But this huge bloody debt sure will .
The job losses in the mining sector that affected us the most , due to places like China not needing as much of our resources, due to their biggest clients going into recession .
Looking at most other job sectors though , the work remained stable , so a lot of people were earning the same amount as they were before the stimulus package .
I think it was more a case of the media scaring people into not spending that was the problem.
Anyways , just my opinion , and I admit I don't know a great deal about federal and global economics , just a layman's point of view.
Feel free to correct me ,

posted on Jun, 3 2009 @ 02:53 AM
reply to post by Takka

I agree with you in terms of the medias fear mongering.
There certainly was reason to worry, however the constant panic thrown out from mainstream no doubt had an effect on peoples buying patterns.
I pretty much stick to George Negus' Dateline for proper reporting on the subject.

posted on Jun, 3 2009 @ 03:23 AM

One side effect of the stimulus package was that I consciously looked for Aus products rather then an overseas equivalent. Having a small population size lets people influence the economy to a greater degree then say the U.S or England.

The 'flow up' technique, rather then the usual 'flow down' seems to have worked quite well from what I have seen, and I don't know anyone who was complaining about receiving the money!

It helped not just on a financial level, but also psychological level. To many people it alleviated the stress (if only momentarily) which in turn lead to a decrease in things like domestic abuse and other violence related crimes. It also provided an opportunity for people to invest that money into our local business and services.

Remember, the stimulus package for us was only one way the govt has tried to help the country, and as a whole I believe the Rudd govt has done well after only being in office a short time



p.s I spent my stimulus package on a holiday just down the road from me. We spent 5 days relaxing at a retreat near Mt Barker in WA. Good times!

posted on Jun, 3 2009 @ 03:26 AM
Agreed , George Negus' Dateline program is one the only news type shows I feel I can take seriously .
SBS news also has a much less sensationalized , more logical type of news coverage .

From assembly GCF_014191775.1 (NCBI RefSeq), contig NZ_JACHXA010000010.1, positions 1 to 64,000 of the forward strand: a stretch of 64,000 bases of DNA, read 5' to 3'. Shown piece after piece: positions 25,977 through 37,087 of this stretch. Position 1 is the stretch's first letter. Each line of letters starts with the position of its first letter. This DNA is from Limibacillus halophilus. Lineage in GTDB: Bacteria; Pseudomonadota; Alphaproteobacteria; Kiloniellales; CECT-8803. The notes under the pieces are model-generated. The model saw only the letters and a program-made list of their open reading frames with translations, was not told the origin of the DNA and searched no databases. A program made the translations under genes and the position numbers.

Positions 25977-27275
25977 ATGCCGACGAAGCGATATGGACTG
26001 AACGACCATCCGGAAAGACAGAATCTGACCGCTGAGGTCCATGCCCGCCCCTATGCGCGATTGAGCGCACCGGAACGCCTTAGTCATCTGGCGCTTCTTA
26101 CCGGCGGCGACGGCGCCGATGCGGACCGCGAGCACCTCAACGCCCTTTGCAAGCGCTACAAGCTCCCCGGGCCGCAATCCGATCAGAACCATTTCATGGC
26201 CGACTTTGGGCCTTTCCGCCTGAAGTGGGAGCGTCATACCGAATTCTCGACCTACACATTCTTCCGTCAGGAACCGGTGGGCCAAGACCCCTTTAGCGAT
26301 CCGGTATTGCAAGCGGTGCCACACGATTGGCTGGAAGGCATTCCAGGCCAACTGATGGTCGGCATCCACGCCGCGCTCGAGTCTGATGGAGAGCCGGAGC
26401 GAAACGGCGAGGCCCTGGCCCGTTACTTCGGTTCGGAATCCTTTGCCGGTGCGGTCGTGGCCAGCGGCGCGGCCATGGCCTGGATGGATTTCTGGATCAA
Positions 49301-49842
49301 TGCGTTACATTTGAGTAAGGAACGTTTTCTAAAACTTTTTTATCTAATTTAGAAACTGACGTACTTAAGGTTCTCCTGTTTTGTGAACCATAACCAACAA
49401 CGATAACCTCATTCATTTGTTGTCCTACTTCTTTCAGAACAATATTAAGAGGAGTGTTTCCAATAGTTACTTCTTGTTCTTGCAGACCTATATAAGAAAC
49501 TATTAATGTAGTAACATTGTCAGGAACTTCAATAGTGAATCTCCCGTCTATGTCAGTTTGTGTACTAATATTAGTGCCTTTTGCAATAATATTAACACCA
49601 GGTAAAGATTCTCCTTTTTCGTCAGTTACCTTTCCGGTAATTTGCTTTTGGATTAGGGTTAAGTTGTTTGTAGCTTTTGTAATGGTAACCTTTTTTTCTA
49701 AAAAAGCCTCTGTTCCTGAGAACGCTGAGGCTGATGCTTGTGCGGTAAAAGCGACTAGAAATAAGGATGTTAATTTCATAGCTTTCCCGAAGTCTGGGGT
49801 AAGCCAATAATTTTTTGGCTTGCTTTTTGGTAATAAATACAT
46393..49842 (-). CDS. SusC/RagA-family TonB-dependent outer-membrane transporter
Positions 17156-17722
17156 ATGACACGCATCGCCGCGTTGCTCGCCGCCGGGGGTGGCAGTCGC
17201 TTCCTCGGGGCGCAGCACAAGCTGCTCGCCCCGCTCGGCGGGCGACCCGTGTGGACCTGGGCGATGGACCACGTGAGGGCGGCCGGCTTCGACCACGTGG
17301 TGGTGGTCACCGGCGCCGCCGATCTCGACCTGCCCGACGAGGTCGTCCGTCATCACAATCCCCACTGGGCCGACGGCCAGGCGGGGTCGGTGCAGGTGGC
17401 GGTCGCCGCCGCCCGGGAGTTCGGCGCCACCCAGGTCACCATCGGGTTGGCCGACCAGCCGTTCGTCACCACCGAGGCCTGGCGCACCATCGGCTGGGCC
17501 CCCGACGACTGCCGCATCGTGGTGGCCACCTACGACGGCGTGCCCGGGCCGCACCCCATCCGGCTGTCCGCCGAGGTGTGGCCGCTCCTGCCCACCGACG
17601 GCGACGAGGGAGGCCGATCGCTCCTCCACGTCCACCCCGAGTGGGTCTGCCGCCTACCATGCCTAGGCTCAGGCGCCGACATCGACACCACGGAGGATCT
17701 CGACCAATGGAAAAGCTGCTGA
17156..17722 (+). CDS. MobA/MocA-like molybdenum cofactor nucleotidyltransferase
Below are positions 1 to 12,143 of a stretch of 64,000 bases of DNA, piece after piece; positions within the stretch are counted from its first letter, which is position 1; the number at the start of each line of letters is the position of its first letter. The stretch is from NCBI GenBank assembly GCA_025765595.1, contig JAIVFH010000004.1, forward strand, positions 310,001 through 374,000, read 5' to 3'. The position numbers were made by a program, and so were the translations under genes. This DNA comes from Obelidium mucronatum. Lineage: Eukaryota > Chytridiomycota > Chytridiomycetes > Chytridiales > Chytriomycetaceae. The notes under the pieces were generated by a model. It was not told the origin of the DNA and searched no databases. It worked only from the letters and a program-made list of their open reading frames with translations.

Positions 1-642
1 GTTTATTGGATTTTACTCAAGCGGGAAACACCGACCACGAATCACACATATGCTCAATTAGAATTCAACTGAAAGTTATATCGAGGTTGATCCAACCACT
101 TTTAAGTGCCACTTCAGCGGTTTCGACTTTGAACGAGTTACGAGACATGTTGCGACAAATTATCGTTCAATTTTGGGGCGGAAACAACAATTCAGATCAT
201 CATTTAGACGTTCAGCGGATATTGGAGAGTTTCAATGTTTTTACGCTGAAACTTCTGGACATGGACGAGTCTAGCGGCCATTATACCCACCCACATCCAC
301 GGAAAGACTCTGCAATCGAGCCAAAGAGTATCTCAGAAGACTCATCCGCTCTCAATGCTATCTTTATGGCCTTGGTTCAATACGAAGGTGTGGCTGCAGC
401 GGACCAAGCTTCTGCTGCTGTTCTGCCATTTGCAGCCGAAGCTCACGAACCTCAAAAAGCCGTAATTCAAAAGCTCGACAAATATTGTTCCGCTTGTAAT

Today Tonight & 60 minutes or whatever the major networks call their news shows are not worth watching imo.
Its sad how many people believe the mindless drivel they show as gospel though .

posted on Jun, 3 2009 @ 04:14 AM
I have to cringe at 20/20 and Today Tonight.

"Tonight on 20/20: Find out if you're going to have a heart attack or instead die from cancer. Thats tonight on 20/20" Oh my god...

Agreed about Datline and SBS.

posted on Jun, 3 2009 @ 05:30 AM

Originally posted by rogue1

Originally posted by eldard

That being said, it wasn't what the government did in the last year, it's what Howard did in his 11 years of power. He left Labour with an extremely stable and robust economy, which as usual they'll wreck. Imagine if Labour had been at the helm during the Asian Economic Crisis.

Other economies were also strong prior to the global meltdown, so yes Costello was a very good treasurer, but the Labour Government has managed something different to the rest of the world that has kept our economy in growth. A recession isnt how much you had in the kitty previously, a recession is 2 quarters of no economic growth, and this stability was managed on Rudds watch.
I'm interested if we can work out why we stayed afloat when other countries could not.

posted on Jun, 4 2009 @ 07:34 AM
I'm sorry, but avoiding a technical recession had little to do with the stimulus packages. Those were just short term incentives and pure vote buying at its best.

We avoided recession purely by luck. China has been on a commodity buying spree as a backdoor way of getting out of US dollars. It just so happens that this buying spree happened during the last quarter and kept us out of technical recession. Nothing to do with good govt planning.

You can see in the statements made by Rudd and Swan that they fully expected the economy to go into a technical recession. They have been buttering up the country for a while now. This was as much as surprise to them as to the public. It also shows how little the government actually knows about how the economy is behaving and what is going on. They have no true idea of what the true state of the economy is (partly, i believe, because they are looking at the wrong indicators).

PS: even though we havent met the definition for a technical recession, Australia *is* in recession. Ignore GDP for a second and look at the production numbers. I believe they are now showing 11 consecutive months of decline. That tells us we have been in a recession for a long time. GDP does not show the full value of the economy, as it does not include the full production structure. If you include the full production structure consumption makes up about 30% of the economy and production 70%.

Thats how you can be in recession without the GDP numbers showing it.

posted on Jun, 4 2009 @ 07:39 PM
good post zazzafraz

lets see how long and far AUS house prices fall ....this should take it's toll on the economy in late 2009-2010....but there is less supply and less risky borrowers in homes so the fall won't rival the UK or US..and the unemployment numbers coming out in the next week will see if the last tick down was a fluke or a sign that unemployment is flattening at a solid level.....

i know AUS had little exposure to subprime market but i was trying to get numbers to see their exposure to ALT-A loans as well as look at their CRE sector........